When Halima Alari (an alias to protect her identity) came to Canada as a refugee she never thought she be asked to justify why she was alive.
She was wrong.
After explaining she want to come to Canada to escape her abusive husband, Alari was stunned by the judge’s question.
“If he really wants you to be gone, “Why doesn’t he just kill you?” Immigration and Refugee Board judge Yonatan Rozenszajn repeatedly asked Halima Alari during her refugee hearing.
How do you answer such a moronic question?
Yonatan Rozenszajn took Alari’s stunned silence as evidence she was guilty of lying to him, so he denied her refugee application.
“I do not believe what she says,” Rozenszajn wrote in his final decision.
Complete Lack of Common Sense
Rozenszajn is a lawyer. He graduated from the University of Windsor Faculty of Law.
He clerked for Justice Michael Kelen, a Federal Court judge in Ottawa.
Despite all that education and training, it appears, Yonatan Rozenszajn still cannot grasp the legal concept of innocent until proven guilty.
The Immigration and Refugee Board of Canada’s https://irb-cisr.gc.ca/en/legal-policy/policies/Pages/GuideDir04.aspx are designed to safeguard hearings like Alari’s.
In this case, Yonatan Rozenszajn grossly abused his power and violated those guidelines, wrote Jennifer Pollock in her Notice of Decision in Alari’s appeal.
 After listening to the entire Refugee Protection Division (RPD) hearing audio-recording and independently assessing all of the evidence, I find that the RDP Member erred by breaching procedural fairness and violating the Gender Guidelines. I further find that he erred in his overall credibility finding. These errors are fatal to the RPD decision.
 The Appellants argue that the RDP Member breached procedural fairness by asking questions contrary to the Gender Guidelines. I agree.
“Why wouldn’t he just kill you then? Why spend all these years, just like, harassing you?”
“Okay, but like, look. 2013 to 2017 6o 2018, you don’t live together really. Right. So why does he keep harassing you? If he really wants you to be gone, why doesn’t he just kill you?
 These questions demonstrate a lack of attention to the Principal Appellant’s gender and “to the factors which may influence the testimony of women who have been the victims of persecution.”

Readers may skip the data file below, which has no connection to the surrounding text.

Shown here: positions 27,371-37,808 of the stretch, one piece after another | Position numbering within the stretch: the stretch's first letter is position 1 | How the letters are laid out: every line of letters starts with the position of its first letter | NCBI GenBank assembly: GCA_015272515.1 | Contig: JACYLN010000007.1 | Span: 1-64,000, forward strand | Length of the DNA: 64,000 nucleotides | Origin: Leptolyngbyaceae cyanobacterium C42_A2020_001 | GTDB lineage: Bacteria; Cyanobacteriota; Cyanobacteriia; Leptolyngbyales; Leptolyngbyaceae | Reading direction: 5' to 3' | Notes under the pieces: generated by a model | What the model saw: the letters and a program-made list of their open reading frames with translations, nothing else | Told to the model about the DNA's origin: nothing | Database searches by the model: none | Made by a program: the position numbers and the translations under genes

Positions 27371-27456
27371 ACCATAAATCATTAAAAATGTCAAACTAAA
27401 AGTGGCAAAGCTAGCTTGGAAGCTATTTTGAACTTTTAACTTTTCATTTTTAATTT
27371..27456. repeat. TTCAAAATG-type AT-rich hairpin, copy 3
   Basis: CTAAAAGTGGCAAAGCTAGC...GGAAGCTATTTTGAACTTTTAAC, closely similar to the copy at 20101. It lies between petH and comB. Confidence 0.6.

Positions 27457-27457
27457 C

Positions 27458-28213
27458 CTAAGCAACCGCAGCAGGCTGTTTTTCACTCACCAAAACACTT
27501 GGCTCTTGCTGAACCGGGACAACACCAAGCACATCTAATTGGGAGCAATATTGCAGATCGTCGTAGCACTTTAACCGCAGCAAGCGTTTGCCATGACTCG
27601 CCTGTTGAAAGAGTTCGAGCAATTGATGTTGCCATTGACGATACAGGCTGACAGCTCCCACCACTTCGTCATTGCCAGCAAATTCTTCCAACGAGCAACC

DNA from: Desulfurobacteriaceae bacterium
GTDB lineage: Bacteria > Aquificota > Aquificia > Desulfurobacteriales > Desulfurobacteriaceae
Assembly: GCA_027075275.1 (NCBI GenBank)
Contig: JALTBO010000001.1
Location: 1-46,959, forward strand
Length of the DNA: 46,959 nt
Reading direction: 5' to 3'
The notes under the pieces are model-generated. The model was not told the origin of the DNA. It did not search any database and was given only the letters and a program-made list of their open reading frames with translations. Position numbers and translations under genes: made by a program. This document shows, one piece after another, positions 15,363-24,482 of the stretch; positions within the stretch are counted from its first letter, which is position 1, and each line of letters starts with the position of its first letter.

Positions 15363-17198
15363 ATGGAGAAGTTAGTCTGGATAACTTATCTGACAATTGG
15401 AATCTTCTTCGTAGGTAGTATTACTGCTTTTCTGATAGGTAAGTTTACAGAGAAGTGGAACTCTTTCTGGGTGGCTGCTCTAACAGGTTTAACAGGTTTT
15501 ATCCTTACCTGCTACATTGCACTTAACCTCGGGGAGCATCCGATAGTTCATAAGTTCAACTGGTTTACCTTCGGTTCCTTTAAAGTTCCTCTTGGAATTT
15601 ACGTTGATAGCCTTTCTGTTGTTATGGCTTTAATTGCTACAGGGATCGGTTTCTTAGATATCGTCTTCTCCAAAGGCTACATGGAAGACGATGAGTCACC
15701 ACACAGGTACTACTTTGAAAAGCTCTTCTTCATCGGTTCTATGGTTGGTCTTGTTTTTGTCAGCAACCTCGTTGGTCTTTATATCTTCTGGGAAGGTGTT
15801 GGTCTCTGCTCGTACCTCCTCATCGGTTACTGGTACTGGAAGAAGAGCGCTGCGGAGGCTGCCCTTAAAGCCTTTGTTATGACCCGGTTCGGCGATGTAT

The Principal Appellant should never have been asked why her ex-husband did not “just kill” her. The fact that she was asked such a question is unacceptable. The RDP Member’s insensitive, retraumatizing, and procedurally unfair line of questioning constitutes a serious error.
There’s an understatement.
Yonatan Rozenszajn’s bizarre questioning of Nigernian refugee Halima Alari is all the more puzzling given he is an immigrant himself. Along with his family, Yonatan Rozenszajn immigrated from Israel in 1999 and settled in St. Catharines, Ontario.
Former Political Candidate
Yonatan Rozenszajn is a former Conservative Party candidate in the Ontario riding of Hamilton Centre, where he placed a distant third in the 2015 Federal Election.
NDP incumbent David Christopherson earned more than three times Rozenszajn’s paltry 6,018 votes to win the riding for the fifth time.
Can you imagine the results if Yonatan Rozenszajn won the 2015 election and sat in the House of Commons?
Thank God we were spared from that nightmare.
James Kurz says
Something does not make sense in this story. Is escape from an ex-husband’s harrassment grounds for immigration? Well if he were trying to kill her it might. But what about the local authorities? What about the woman’s family and friends? What has “innocent until proven guilty even have to do with it? This woman needs to prove her need to immigrate as a refugee or why she will be an asset to Canada. Will she get an education, a career and attempt to serve her adopted country? The judge asking why she wasn’t killed perhaps is defining the line between a
deserving immigrant and an economic immigrant. Of course we readers have only the bare bones of the story and possibly not all the important facts. Thank goodness for Democracy.
Albert Curtis says
I think James Kurtz is right. Are you a refugee if your spouse (who we assume isn’t a government official, bringing to bear the power of the state) wants to kill you?
I get why people want to come to Canada, I really do and I can see how the judge”s questions could be “insensitive”;but, I can also see how the line of questioning could be relevant to the question of whether or not admitting this person (and potentially her family, including the allegedly murderous spouse, is in Canada’s interest.